Nelson, along with council members Howard Smith, Elaine Hays, Freda Powell and Eddie Sauer have sought to steady the municipal “ship of state” after a sometimes-rocky ride during the previous two years before they were elected the first time in 2017. From my vantage point, they appear to have done so.

Let us never forget: These folks get paid a “hefty” sum of $10 per public meeting, plus a reimbursement when they incur expenses while conducting city business.

They ain’t in it for the money.

My wife and I don’t get back to Amarillo — where we lived for more than two decades — very often these days. When we do, though, we enjoy seeing the change that occurs while we are away.

It looks damn good to my eyes.

Low turnout: It’s infectious and it needs to end

I guess Dallas municipal and school board voters are infected with the same disease that has plagued those in many other communities throughout the state. They don’t turn out to vote.

In today’s Dallas Morning News, columnist Robert Wilonsky notes the disinterest in the 2019 municipal election in south Dallas. “Despair is a hell of a disease,” he quotes a south Dallas resident in a column about the growth explosion that is underway in north Dallas regions. “It’s prevailing here. It doesn’t have to be. It shouldn’t be. It’s just here. And it’s in the way.”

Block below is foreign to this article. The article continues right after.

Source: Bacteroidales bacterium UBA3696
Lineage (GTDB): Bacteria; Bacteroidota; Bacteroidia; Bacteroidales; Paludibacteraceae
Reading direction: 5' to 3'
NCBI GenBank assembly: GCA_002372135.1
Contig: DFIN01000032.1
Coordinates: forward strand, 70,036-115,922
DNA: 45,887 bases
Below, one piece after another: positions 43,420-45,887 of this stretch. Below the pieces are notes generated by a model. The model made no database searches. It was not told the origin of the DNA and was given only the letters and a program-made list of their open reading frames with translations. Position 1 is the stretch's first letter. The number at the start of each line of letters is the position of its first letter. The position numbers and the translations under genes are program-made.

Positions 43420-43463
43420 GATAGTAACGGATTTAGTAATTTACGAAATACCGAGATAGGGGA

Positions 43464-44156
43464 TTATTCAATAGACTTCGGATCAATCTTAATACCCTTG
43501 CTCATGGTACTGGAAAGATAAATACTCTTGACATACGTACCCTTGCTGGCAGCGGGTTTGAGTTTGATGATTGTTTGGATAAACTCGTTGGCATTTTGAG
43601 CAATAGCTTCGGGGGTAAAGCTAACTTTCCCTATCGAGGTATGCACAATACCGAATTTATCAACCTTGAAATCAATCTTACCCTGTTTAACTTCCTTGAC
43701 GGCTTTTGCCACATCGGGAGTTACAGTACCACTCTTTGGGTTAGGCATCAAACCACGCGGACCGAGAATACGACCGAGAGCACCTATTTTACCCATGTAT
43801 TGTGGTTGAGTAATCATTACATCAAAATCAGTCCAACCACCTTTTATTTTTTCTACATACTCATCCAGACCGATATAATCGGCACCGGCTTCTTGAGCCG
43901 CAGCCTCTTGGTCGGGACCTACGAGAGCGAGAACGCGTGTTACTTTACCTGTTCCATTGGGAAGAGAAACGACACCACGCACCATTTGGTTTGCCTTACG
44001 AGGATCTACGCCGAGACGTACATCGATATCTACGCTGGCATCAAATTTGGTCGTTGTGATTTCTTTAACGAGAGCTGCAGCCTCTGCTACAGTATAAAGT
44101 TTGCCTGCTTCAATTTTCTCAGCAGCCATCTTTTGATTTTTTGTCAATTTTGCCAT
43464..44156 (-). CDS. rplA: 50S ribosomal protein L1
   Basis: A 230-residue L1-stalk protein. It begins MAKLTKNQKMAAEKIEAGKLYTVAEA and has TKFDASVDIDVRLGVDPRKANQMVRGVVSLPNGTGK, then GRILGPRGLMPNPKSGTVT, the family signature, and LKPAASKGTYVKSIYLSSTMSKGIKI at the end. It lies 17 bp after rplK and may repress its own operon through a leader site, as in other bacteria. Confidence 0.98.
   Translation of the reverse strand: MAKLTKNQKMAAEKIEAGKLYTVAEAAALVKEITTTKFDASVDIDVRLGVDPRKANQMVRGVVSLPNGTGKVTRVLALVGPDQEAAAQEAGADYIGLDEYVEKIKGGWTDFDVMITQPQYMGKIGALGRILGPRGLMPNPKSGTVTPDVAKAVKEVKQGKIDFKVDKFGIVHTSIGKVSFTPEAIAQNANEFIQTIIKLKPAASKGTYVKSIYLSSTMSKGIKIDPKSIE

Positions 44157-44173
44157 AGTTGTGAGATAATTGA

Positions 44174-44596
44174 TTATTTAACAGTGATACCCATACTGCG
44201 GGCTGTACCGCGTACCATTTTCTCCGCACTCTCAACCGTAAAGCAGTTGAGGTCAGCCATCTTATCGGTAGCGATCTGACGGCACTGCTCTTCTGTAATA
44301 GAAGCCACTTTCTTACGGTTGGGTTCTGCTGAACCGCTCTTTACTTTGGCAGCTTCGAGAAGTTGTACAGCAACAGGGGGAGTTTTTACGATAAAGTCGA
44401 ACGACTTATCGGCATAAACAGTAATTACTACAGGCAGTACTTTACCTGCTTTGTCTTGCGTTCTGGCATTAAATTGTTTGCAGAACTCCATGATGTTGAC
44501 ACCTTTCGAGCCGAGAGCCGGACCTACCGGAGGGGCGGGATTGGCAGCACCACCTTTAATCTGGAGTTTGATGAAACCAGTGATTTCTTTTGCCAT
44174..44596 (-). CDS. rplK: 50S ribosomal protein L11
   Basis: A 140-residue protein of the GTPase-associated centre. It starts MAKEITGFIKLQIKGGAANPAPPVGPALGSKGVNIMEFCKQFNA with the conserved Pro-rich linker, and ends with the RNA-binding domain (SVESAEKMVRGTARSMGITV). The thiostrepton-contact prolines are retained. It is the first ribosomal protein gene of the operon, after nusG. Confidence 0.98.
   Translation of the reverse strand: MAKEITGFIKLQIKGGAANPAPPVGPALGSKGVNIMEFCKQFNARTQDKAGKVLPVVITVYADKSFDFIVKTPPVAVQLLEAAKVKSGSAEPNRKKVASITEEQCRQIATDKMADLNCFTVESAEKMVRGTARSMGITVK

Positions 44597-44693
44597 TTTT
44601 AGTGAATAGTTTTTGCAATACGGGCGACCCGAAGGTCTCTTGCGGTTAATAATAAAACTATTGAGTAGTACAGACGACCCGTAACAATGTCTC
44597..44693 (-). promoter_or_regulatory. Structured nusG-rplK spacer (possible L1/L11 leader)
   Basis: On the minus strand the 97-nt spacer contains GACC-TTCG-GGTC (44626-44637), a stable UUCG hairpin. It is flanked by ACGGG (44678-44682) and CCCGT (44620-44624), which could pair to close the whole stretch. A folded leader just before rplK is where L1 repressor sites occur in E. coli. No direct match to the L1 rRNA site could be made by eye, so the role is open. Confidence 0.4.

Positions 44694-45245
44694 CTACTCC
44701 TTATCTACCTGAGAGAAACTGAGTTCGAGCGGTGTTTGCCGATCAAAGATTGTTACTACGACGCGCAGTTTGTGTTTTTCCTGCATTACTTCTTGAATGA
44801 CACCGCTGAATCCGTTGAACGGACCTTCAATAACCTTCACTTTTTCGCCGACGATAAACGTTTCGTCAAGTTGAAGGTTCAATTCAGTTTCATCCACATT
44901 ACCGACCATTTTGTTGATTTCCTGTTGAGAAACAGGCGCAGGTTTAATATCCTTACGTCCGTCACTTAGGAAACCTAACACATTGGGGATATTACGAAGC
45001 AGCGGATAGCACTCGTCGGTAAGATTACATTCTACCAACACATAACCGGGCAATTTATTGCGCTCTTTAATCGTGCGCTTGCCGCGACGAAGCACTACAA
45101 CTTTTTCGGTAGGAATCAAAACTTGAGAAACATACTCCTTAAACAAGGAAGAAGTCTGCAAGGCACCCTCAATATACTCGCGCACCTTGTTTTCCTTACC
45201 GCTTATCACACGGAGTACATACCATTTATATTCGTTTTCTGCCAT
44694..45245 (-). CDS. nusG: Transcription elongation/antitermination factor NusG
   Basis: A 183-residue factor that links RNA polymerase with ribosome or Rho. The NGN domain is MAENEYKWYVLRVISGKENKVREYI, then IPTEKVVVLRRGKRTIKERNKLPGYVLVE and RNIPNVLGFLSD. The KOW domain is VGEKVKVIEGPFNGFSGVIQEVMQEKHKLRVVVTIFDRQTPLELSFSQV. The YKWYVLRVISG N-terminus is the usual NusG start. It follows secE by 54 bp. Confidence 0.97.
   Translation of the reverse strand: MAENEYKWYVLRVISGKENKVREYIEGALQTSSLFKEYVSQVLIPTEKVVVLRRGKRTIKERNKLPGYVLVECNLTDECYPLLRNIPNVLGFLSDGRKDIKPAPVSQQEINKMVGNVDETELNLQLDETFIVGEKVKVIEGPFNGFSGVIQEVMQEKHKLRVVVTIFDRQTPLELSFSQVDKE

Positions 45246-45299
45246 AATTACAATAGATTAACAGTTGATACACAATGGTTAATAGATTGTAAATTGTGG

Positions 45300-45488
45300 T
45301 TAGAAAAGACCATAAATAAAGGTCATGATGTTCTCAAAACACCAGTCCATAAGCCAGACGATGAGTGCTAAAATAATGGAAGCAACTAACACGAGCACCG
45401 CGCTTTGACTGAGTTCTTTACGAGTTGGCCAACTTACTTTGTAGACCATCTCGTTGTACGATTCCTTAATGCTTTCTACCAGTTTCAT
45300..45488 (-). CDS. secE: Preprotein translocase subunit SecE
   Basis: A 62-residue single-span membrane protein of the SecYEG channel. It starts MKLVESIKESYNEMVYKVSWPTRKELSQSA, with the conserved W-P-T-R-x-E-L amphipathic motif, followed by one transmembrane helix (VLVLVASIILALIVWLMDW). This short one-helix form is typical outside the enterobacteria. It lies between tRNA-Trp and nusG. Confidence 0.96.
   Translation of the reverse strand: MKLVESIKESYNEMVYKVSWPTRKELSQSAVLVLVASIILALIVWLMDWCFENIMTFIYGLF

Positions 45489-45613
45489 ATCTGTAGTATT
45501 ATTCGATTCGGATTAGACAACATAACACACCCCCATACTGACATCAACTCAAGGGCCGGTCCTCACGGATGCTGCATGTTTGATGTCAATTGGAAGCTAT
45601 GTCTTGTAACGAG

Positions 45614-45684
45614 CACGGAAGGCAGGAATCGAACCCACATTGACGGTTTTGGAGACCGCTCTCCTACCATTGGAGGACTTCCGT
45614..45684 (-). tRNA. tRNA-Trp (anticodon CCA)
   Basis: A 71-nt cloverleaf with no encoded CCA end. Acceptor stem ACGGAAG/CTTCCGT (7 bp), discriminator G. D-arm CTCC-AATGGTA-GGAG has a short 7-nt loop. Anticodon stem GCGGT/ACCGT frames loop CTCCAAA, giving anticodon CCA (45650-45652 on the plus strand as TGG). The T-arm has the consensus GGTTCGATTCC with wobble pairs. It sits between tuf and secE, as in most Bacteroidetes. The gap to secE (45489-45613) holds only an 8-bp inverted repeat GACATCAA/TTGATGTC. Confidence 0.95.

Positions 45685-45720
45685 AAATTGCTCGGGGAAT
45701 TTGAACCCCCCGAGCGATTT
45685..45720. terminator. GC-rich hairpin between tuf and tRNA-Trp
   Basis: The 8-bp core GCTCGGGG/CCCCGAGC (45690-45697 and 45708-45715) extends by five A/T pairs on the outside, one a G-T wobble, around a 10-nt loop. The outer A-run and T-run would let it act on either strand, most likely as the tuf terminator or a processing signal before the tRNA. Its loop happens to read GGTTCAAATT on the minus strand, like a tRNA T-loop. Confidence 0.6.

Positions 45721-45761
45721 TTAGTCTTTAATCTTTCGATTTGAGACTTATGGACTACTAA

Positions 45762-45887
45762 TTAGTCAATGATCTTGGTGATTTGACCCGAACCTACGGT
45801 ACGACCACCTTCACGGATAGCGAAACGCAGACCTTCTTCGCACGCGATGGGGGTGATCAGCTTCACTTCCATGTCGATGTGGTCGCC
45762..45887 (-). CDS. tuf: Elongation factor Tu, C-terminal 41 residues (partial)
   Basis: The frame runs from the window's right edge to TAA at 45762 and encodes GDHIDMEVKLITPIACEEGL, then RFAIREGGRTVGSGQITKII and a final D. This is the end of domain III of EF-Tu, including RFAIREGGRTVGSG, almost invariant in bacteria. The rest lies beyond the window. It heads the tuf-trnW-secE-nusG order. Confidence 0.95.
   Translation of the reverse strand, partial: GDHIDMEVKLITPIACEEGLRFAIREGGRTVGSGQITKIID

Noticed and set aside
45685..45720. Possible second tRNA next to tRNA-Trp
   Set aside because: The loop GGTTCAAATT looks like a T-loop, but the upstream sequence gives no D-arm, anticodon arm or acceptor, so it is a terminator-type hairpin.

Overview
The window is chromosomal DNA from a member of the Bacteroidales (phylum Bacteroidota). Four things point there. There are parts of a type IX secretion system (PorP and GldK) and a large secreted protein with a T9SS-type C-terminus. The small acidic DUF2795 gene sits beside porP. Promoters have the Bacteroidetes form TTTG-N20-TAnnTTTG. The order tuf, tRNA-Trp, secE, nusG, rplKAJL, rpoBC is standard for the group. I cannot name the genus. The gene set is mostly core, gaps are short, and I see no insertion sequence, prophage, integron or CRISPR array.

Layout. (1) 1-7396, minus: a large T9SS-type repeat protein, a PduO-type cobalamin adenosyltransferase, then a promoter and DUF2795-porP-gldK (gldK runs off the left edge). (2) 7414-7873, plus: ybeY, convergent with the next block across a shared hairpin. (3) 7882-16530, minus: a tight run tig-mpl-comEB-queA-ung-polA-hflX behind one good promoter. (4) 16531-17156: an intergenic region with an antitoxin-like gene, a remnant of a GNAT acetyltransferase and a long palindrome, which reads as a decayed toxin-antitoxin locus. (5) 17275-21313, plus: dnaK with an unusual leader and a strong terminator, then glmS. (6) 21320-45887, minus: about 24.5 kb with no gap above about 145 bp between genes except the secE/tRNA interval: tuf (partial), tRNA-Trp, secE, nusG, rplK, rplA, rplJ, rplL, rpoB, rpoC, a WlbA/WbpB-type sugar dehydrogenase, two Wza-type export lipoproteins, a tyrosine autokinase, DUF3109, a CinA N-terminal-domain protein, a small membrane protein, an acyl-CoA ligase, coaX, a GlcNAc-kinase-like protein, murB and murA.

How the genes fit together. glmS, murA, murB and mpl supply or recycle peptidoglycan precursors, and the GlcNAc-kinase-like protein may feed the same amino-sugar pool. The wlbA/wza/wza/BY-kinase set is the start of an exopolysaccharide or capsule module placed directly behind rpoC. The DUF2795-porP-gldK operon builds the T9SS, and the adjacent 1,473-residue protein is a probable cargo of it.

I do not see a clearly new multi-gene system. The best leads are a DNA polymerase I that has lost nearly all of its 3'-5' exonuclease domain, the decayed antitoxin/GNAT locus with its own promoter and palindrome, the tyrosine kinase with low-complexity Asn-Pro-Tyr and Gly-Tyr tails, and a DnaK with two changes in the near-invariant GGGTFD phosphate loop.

Indeed. It’s in the way of progress.

I now will cast my gaze northwest from Dallas to Amarillo, another community about which I’ve commented frequently relating to its usually dismal municipal and school board election turnout.

Hey, guess what. That might change this weekend. What is the driver? It might be the Amarillo Independent School District board of trustees election, where two incumbents from an embattled school board are standing for re-election.

AISD has gone through a tumultuous time starting with the resignation of Kori Clements as head coach of the Amarillo High School Sandies girls volleyball team. The school board has gotten an earful from constituents — and from this blog — about how it conducted itself prior to and in the wake of Clements’ resignation.

Clements said the school board and the administration didn’t back her while she fended off alleged interference from a parent who was upset over the playing time being given to her daughters.

Two incumbents are running for re-election. This election has the potential of producing a judgment from voters about how the board has handed this matter. When there’s controversy, I’ve noted over many years, there’s bound to be ramped-up voter interest.

I hope that’s the case in Amarillo.